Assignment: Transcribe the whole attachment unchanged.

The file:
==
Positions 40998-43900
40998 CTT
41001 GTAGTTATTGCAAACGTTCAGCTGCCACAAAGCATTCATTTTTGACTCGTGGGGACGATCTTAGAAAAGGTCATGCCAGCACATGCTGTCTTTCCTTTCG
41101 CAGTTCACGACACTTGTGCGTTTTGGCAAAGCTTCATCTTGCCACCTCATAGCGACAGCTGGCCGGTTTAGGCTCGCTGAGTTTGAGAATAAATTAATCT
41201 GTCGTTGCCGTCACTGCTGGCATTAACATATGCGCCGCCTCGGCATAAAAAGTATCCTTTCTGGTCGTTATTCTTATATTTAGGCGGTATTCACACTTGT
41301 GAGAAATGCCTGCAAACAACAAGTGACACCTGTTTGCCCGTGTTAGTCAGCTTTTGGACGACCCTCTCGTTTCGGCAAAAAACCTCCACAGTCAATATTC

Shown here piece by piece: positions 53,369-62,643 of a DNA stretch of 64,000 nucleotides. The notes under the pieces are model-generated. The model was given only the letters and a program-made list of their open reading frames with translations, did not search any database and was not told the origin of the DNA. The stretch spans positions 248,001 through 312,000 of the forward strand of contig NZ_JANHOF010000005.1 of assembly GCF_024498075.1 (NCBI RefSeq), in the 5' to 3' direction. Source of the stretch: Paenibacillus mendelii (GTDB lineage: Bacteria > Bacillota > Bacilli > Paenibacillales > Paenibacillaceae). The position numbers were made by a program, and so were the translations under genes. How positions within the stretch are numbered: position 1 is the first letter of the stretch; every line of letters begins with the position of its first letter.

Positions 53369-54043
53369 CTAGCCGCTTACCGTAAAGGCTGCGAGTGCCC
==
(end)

Positions 40998-43900
40998 CTT
41001 GTAGTTATTGCAAACGTTCAGCTGCCACAAAGCATTCATTTTTGACTCGTGGGGACGATCTTAGAAAAGGTCATGCCAGCACATGCTGTCTTTCCTTTCG
41101 CAGTTCACGACACTTGTGCGTTTTGGCAAAGCTTCATCTTGCCACCTCATAGCGACAGCTGGCCGGTTTAGGCTCGCTGAGTTTGAGAATAAATTAATCT
41201 GTCGTTGCCGTCACTGCTGGCATTAACATATGCGCCGCCTCGGCATAAAAAGTATCCTTTCTGGTCGTTATTCTTATATTTAGGCGGTATTCACACTTGT
41301 GAGAAATGCCTGCAAACAACAAGTGACACCTGTTTGCCCGTGTTAGTCAGCTTTTGGACGACCCTCTCGTTTCGGCAAAAAACCTCCACAGTCAATATTC

Shown here piece by piece: positions 53,369-62,643 of a DNA stretch of 64,000 nucleotides. The notes under the pieces are model-generated. The model was given only the letters and a program-made list of their open reading frames with translations, did not search any database and was not told the origin of the DNA. The stretch spans positions 248,001 through 312,000 of the forward strand of contig NZ_JANHOF010000005.1 of assembly GCF_024498075.1 (NCBI RefSeq), in the 5' to 3' direction. Source of the stretch: Paenibacillus mendelii (GTDB lineage: Bacteria > Bacillota > Bacilli > Paenibacillales > Paenibacillaceae). The position numbers were made by a program, and so were the translations under genes. How positions within the stretch are numbered: position 1 is the first letter of the stretch; every line of letters begins with the position of its first letter.

Positions 53369-54043
53369 CTAGCCGCTTACCGTAAAGGCTGCGAGTGCCC